The Dilemma with Clinical Trials and the Patent Law

Kluwer Patent Blog
April 24, 2018

Please refer to this post as: , ‘The Dilemma with Clinical Trials and the Patent Law’, Kluwer Patent Blog, April 24 2018,

Suppose you are a (patent) attorney in a pharmaceutical company and want to advise your company how to best protect the results of a clinical trial designed to find out the best possible treatment regimen of a certain known and approved drug X. The researchers of your company have devised and been allowed to conduct a clinical study in humans, involving a number of pretty different treatment regimens. The trial will be lengthy and quite costly; its result is not really predictable. In the end, your company’s trial will (hopefully) provide mankind with valuable new information how to best administer drug X. Your company’s management tells you that they want and need and, in their opinion, deserve patent protection for the new treatment regimen.

Now it’s your turn. You know that a compound for a new use can be patented in principle (Art. 54(4) and (5) EPC) and that a new use may consist, inter alia, of a new treatment regimen (established case law since T 1020/03, a decision back from the good old times when important decisions were still published in the OJ EPO). So far, so good. But now comes the BIG question: Should you file the patent application that your company expects you to file before your company starts the trial, possibly including all treatment regimens included in the trial, or only after your company has received and evaluated the results?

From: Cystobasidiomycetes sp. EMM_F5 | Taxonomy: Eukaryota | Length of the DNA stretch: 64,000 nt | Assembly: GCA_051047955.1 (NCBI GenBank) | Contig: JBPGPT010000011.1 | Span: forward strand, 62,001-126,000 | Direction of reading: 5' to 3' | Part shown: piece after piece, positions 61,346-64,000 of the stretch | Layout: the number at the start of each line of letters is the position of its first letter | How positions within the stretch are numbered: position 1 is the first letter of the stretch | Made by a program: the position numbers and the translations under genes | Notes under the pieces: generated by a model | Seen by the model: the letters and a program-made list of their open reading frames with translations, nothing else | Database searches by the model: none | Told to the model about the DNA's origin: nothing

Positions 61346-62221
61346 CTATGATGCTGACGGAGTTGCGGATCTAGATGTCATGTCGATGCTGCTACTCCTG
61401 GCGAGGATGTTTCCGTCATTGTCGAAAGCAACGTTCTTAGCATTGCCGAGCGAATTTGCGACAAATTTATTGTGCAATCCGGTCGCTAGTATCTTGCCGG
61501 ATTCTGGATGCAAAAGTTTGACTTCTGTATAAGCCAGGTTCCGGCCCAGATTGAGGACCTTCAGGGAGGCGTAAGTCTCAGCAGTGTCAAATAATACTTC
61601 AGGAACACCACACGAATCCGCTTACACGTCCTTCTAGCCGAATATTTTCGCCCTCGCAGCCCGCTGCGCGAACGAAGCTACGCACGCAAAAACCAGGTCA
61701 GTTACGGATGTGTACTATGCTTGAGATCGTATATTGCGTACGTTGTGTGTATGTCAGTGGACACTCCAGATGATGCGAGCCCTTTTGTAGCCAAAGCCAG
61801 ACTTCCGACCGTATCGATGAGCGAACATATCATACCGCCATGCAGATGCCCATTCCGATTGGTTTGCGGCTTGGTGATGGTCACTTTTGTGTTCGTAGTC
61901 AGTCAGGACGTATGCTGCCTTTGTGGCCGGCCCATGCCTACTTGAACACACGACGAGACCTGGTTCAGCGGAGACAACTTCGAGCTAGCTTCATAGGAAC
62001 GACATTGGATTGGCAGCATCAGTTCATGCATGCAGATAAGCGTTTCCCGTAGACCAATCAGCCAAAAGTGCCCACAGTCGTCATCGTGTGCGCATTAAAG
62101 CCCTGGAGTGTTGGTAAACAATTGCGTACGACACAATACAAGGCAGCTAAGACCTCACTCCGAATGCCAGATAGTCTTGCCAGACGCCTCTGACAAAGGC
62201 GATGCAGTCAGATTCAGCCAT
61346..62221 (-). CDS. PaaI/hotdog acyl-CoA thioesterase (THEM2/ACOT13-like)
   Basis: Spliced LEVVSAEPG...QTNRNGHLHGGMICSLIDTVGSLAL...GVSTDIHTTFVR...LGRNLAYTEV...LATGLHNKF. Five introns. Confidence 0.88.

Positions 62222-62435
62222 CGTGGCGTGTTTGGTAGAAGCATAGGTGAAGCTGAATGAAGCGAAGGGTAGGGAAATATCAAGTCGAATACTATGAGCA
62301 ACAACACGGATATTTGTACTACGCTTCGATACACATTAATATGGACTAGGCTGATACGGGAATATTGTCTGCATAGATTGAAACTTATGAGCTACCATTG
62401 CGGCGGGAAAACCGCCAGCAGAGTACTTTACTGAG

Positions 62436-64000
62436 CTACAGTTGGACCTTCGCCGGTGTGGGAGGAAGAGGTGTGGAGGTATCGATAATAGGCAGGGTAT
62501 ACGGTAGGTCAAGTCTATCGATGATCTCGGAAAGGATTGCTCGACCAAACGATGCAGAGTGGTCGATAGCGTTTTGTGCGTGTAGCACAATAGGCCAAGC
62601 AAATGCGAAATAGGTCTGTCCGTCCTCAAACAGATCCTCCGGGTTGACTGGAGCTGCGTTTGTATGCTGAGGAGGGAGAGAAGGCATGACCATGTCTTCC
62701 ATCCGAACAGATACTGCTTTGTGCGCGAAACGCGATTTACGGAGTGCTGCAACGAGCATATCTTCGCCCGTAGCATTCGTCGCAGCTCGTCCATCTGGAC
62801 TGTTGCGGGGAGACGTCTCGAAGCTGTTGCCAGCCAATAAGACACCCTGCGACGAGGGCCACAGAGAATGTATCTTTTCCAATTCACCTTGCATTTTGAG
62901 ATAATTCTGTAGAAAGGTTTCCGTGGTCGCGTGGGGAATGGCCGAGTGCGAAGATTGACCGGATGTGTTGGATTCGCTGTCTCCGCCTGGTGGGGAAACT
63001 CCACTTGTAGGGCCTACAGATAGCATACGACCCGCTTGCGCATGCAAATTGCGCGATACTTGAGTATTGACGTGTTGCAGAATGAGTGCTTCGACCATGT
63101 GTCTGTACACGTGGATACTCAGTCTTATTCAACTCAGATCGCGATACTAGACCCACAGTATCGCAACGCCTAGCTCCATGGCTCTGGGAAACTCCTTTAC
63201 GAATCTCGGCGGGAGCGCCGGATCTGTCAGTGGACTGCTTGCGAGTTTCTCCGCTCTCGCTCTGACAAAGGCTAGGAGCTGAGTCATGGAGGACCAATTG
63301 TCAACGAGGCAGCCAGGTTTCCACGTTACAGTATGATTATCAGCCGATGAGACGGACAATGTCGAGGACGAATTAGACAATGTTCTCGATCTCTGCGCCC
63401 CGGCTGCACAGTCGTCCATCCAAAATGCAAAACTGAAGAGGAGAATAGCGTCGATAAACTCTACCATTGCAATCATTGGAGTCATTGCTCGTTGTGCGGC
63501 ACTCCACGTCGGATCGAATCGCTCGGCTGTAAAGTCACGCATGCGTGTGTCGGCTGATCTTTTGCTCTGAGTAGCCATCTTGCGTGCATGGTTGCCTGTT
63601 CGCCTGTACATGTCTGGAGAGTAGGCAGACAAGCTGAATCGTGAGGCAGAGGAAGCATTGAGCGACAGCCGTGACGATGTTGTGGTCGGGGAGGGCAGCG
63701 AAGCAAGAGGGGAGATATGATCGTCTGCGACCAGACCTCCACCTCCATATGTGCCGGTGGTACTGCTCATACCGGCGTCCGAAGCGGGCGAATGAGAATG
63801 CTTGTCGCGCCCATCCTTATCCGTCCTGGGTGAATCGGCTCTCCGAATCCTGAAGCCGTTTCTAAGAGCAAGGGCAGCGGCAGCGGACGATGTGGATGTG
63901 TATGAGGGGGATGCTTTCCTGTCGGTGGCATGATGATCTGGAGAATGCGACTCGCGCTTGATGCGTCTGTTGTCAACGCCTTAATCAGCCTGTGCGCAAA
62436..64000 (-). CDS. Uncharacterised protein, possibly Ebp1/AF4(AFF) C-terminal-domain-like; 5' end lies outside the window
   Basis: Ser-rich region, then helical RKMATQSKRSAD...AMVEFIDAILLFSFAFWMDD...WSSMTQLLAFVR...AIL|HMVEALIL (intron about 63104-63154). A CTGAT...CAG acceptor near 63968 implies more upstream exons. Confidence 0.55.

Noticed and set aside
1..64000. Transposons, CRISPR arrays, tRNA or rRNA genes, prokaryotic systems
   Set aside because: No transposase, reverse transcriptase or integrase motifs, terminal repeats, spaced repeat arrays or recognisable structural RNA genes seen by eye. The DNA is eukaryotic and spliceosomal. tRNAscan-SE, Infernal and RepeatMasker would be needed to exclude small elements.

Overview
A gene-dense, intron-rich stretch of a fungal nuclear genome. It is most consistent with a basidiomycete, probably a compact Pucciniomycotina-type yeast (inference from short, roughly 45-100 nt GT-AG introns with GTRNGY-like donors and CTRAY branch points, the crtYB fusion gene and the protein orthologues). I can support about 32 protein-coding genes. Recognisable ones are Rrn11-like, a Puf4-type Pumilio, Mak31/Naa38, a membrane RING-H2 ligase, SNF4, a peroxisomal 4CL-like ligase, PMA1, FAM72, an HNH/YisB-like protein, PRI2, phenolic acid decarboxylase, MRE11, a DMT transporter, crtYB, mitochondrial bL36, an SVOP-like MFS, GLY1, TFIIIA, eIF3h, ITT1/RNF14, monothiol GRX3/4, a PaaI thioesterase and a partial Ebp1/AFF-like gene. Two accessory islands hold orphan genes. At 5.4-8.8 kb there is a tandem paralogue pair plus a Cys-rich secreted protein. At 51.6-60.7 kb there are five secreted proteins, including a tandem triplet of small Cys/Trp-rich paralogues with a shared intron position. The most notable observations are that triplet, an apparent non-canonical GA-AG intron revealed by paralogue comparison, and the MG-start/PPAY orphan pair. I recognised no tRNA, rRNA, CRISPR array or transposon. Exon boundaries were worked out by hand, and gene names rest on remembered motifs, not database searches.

I cannot and will not try to answer this question in this generality. Clinical trials and the circumstances under which they are conducted can be quite different; as can be the common general knowledge and the internal information available to the inventor/applicant when filing the application. But I wonder whether there are certain scenarios where it is truly difficult to get the decision right.

Firstly, filing a patent application directed at a new use of a known compound X without any supporting data may be very risky. The EPO may easily pull out and fire the plausibility gun at you, which may result in problems for your compound-for-use claims either under insufficiency (T 609/02) or under inventive step (T 1329/04) or both. In the end, you are supposed to invent, not to speculate.

Conversely, waiting with your application until the results of the trial have become (internally) known can also be very risky. First and foremost, there is always the risk that somebody else pre-publishes something pertinent. Secondly, there may be certain clinical trials where confidentiality cannot be or is not maintained for one reason or another. The latter scenario is particularly painful: In this case, it is already known that a clinical trial is ongoing and – in the worst case – that certain treatment regimens of drug X are being tested. Naturally, the result of the trials may not yet be known at your priority date. But your generic opponent drily argues (i) that the published information about the trial already anticipates your claim, as it includes the treatment regimen which you have (later) claimed when you knew it worked, and thus all the technical steps necessary and sufficient to anticipate the invention and (ii) even if this information were not to anticipate the invention, it would at least render it obvious.